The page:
I think back to Daddy walking down Second Street to his office two blocks from Grandma’s house. As I rocked on the front porch, I watched him talking to the air. He nodded  and moved his right hand in short slicing motions to stress his main points. Maybe he was rehearsing something he’d say to a client or reminding himself to fix an unreliable toilet at home. Could he have been rehashing a conversation he’d like to rewind and redo? He often wore a grey or brown suit, but sometimes on a week-end he’d have on tennis shorts, a white undershirt, dark socks, and slide slippers. In either outfit I thought he looked ridiculous. Why did he need to say things out loud? He reminded me of Crazy Marie, an old woman who walked the downtown streets in her Sunday clothes and talked to herself. Marie walked fast and had a purse hanging from her wrist. She bobbed her head as she talked, sometimes making her wig crooked beneath her church hat.

I’ve told my three sons that “embarrassing your kids” is a parent’s duty, and I’ve done my best to carry out that parental obligation, learned from my mom and dad pros. Dad’s conversations with himself were one source of embarrassment. He didn’t care what passers-by thought when his one way conversations kept him engrossed in his own world. He had a lot on his mind, and walking and talking seem to go together like sighing and smiling. 

I remember hearing Evan chatting away in his room when he was three, and I wondered who he was talking to. I peeked and saw he was alone and playing with his Beanie Babies. So it’s natural for kids to talk to toys and imaginary friends. Later they learn to converse mostly with other living beings. When is it acceptable to utter our thoughts to ourselves? Do we give our thoughts get stronger when said out loud? Are consultations with ourselves common enough for people to ignore? 

Is becoming like my father – someone who often frustrated and embarrassed me- the natural order of things? I suppose I better have that discussion tomorrow morning around 7:27 with someone I know very well. 

Posted in Confessions, Contemplations, Growing up

It Is What It Is

Fourth Grade

Fourth grade was not a flattering year for me.  I had just survived 3rd grade and having my teeth be bigger than my body when this happened.  I swear, no one bothered to tell me that those tight, plastic headbands were not complimentary to my face shape.  Sometimes my grandma and I would ride the bus downtown to Woolworth’s Five and Dime, and she would let me pick out something for twenty-five cents.  Perhaps that is why I had such a classic selection of headbands.

The Five and Dime Stores----ours was the Woolworth at NE shopping center… |  Childhood memories, Memories, The good old days

Grandma and I would walk up and down every aisle in Woolworths and after we made our purchases we would sit at the counter and eat lunch.  Grandma always got a tuna fish sandwich with the ‘best cup of coffee in the world.’  I would get a grilled cheese sandwich and a root beer.  Simple fare for simple folks.  After we ate, I would spin myself around and around seated on that bar stool at the lunch counter, while Grandma enjoyed her last sip of coffee.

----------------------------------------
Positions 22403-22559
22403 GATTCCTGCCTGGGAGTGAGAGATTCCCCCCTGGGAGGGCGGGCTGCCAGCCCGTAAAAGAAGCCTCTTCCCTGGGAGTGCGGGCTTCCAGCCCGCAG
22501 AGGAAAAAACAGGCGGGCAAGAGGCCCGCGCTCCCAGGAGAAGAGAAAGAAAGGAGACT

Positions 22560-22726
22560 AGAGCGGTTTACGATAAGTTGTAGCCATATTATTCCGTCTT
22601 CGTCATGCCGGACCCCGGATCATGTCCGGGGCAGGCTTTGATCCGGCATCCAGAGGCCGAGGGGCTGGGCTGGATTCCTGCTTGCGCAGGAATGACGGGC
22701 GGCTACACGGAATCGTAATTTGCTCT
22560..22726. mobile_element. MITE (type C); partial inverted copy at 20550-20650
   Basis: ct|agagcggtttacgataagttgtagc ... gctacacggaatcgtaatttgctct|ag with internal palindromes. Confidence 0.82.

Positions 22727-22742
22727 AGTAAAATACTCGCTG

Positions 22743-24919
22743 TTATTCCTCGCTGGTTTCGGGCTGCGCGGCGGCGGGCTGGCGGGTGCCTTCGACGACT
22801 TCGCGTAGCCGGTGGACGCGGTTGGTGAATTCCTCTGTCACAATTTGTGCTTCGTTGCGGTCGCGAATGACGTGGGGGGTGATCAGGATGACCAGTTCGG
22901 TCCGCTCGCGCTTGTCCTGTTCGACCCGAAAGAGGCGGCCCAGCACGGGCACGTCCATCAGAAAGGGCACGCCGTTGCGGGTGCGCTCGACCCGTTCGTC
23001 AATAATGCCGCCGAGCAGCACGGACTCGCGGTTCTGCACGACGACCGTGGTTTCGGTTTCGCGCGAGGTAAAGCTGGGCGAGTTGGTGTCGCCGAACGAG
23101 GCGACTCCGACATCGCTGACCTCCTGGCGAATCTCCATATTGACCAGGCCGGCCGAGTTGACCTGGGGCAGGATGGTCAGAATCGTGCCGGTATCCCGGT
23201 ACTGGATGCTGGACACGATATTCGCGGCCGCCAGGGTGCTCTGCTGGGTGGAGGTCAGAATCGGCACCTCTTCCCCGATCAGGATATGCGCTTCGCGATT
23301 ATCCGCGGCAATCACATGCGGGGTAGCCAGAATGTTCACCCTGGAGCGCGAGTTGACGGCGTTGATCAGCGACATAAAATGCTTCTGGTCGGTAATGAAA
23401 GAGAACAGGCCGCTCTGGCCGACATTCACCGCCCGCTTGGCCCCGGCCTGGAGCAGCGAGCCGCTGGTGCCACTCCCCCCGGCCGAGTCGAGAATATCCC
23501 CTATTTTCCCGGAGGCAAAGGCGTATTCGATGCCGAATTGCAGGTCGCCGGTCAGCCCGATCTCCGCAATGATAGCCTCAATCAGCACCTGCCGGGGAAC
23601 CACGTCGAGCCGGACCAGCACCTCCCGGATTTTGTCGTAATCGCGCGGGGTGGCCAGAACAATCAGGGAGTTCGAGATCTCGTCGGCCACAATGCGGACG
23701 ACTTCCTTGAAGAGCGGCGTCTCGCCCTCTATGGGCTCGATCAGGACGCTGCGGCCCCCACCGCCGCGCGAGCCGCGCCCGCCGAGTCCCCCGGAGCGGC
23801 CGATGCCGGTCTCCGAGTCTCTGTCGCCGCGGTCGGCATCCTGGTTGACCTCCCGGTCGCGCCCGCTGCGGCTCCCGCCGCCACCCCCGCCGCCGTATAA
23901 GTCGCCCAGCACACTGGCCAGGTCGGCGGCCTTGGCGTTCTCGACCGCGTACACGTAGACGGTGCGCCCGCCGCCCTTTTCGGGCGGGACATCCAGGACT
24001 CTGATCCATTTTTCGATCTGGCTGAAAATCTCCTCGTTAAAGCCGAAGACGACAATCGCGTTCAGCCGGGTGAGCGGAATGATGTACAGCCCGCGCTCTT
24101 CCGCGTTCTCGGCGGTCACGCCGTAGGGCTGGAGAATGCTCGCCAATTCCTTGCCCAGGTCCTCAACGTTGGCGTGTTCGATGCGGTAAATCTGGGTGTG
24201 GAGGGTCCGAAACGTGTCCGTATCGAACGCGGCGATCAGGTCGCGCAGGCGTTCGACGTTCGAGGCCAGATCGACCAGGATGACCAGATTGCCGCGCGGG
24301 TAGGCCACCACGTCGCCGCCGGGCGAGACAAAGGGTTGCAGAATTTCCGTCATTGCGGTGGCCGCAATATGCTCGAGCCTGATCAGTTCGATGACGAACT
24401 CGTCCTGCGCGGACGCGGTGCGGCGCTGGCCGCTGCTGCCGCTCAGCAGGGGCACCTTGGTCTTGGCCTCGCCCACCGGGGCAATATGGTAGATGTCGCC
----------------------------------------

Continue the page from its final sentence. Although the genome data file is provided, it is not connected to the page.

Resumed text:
The red, button-up sweater from Sears that I loved was all kinds of wrong, yet I have the pictures as proof that I was determined to look my best. Glancing back, I clearly see my stylistic mistakes, but at the time I felt well put together.

Still, I had a delightful smile, don’t you think?  

My 4th grade teacher was Mrs. Batson.   Mrs. Batson was no-nonsense all day every day.  She was a small but sturdy force, short in statue and long on obedience, and wore dark-colored, perfectly fitted suits with structured shoes.  She was tough and I was afraid of her, except that I kind of knew she liked me.  I was always the only one in my class who didn’t have a mother and because bad news travels fast, I must have been pegged as someone who needed a little more encouragement.

I knew this because even in her strictness, she would look at me and almost smile. Her eyes would tilt ever so slightly, and the corners of her frown would swing upward for only a second.  I always wondered if anyone else saw it, but I think it was just for me.  I mean, come on…. looking at this picture, Mrs. Batson was probably thinking, “Bless her heart!”

I learned during 4th grade that I had something called ‘buck teeth.’  And when I told my dad that Stanley Steinkruger called me that, he said, “Nancy Lynn, you just have an overbite.  And someday you will have braces that will help you have the most beautiful teeth in the world.  Don’t listen to the likes of Stanley Steinkruger.” 

Bless my heart.

This 4th grade photo was not to be my last ‘less than stellar’ school picture.  I had an overbite with a large space between the front two teeth, and a few more years of the plastic headbands. I even had another year of a red sweater in which I discovered turtlenecks are really not for me either. 

When I arrived at Wolflin Elementary School in Amarillo, Texas, for my first day of 5th grade, I found out I had Mrs. Batson for my teacher again.  How could this be true?  But it was.  Mrs. Batson moved up to teach 5th grade and I was in her class.  5th grade turned out to be a doozy of a grade for me.  Somewhere between the first day of school and Thanksgiving, I woke up one day needing a B-cup bra and I was 5’5” tall.  I tried all year to practice the art of slumping down, so as not to look so much taller than the boys.

Top row, second from right